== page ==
Book review: S.U.M.O (Shut Up, Move On) by Paul McGee
Today’s book is S.U.M.O (Shut Up, Move On) by Paul McGee, specifically the 10th anniversary edition. It’s billed as the ‘straight-talking guide to succeeding in life’, and has had several new case studies, personal anecdotes, and other updates added to it.
In particular, you can now interpret S.U.M.O as Stop, Understand, Move On if you prefer. And that’s a good change – if someone I cared about came to me with a problem, or needing to talk something through or just to vent, I’d probably have a very hard time forgiving myself if I turned around and told them to ‘Shut Up, Move On’. Yes, it was an eye-catching original title that probably helped significantly with marketing, but it somewhat misrepresents the contents of the book to an extent.
The main emphasis of the book is about taking control of your life, rather than getting over things. Okay, there is a chapter about not letting life turn you into a victim, but the rest of it is as follows:
- Take time to reflect, and get off auto-pilot
- Build some down time / recovery time into everyday life
- Use personal responsibility as the cornerstone for creating the life you want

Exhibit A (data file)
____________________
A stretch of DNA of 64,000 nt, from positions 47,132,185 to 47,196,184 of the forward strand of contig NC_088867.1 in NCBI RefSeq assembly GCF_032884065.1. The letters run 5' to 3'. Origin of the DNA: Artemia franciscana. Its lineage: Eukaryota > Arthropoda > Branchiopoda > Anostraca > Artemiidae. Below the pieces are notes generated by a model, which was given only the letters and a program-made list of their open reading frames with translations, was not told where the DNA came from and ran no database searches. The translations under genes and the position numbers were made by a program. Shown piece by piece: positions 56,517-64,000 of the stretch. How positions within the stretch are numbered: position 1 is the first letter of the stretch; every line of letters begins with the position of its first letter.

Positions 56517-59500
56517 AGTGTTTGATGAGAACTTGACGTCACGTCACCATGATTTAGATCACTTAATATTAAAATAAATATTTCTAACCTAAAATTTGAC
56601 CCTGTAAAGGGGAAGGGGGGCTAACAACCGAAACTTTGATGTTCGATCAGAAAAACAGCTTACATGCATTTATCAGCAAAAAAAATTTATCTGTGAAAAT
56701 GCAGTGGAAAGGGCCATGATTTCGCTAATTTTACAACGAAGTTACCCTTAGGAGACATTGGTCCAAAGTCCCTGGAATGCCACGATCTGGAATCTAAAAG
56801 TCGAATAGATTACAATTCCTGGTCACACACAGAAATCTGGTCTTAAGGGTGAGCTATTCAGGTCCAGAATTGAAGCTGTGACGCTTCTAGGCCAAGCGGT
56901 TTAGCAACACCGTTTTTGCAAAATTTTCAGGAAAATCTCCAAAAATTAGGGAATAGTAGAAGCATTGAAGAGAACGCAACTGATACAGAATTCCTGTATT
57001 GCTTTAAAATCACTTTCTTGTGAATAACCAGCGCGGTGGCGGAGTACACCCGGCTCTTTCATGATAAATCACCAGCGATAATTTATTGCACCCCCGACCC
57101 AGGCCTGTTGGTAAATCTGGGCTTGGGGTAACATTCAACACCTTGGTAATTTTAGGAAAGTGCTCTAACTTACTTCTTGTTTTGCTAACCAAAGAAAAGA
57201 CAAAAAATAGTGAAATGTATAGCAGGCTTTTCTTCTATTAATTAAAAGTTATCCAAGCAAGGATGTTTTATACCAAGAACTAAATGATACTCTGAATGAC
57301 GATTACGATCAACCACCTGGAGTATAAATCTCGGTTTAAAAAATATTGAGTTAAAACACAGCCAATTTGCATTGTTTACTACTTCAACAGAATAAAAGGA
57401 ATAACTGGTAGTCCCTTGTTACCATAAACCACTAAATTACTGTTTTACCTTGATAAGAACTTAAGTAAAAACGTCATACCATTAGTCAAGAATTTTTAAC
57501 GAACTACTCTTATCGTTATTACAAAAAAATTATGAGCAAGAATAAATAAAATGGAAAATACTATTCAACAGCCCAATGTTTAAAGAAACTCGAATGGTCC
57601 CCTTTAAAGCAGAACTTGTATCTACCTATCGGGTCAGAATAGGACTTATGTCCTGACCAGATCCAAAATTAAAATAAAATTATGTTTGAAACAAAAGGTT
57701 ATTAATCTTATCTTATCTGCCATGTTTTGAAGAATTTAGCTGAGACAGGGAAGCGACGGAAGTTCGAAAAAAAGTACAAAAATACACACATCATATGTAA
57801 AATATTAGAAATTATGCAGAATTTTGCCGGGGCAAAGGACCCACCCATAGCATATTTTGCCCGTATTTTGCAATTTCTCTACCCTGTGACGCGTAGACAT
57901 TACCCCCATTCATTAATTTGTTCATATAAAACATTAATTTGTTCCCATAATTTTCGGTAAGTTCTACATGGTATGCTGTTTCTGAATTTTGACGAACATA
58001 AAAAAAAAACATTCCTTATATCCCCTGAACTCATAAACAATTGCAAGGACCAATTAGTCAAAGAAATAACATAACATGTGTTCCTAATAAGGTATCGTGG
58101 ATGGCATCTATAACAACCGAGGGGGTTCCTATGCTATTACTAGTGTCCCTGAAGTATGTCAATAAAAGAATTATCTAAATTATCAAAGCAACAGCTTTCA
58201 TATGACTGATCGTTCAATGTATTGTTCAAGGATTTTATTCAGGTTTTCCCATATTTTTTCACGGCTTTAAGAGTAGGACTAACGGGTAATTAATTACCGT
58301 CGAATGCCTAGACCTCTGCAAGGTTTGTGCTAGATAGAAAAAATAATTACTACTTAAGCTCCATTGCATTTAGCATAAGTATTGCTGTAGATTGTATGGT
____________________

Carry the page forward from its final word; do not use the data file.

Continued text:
- Find new ways to react differently and develop resilience
- Decide what’s really important, and keep things in perspective
- Improve communication and the quality of your relationships
- Take action rather than letting things happen / avoid fatalistic thinking
There are various exercises throughout the text, and the author states that the book won’t work unless you take the time to do them. Fair point. They encourage deeper thinking and focus, and there’s probably something in there that most people can relate to or find useful.
I found the final chapter the most interesting. It’s entitled ‘Ditch Doris Day’, and is about avoiding a ‘que sera, sera’ attitude. The chapter points out very effectively that life is short, and that we need to stop putting important things off and create a balance in it, along with making our own meaningful long and short term goals.
To sum up: While I don’t think the title’s 100% right for the book, the contents are a good read and written with humour. If you’re feeling a bit listless about your direction in life or need to re-set your priorities, this would be a useful book to try.
The 10th anniversary edition of S.U.M.O. (Shut Up, Move On) by Paul McGee has an RRP of £10.99. It’s currently £10.68 for paperback at Amazon.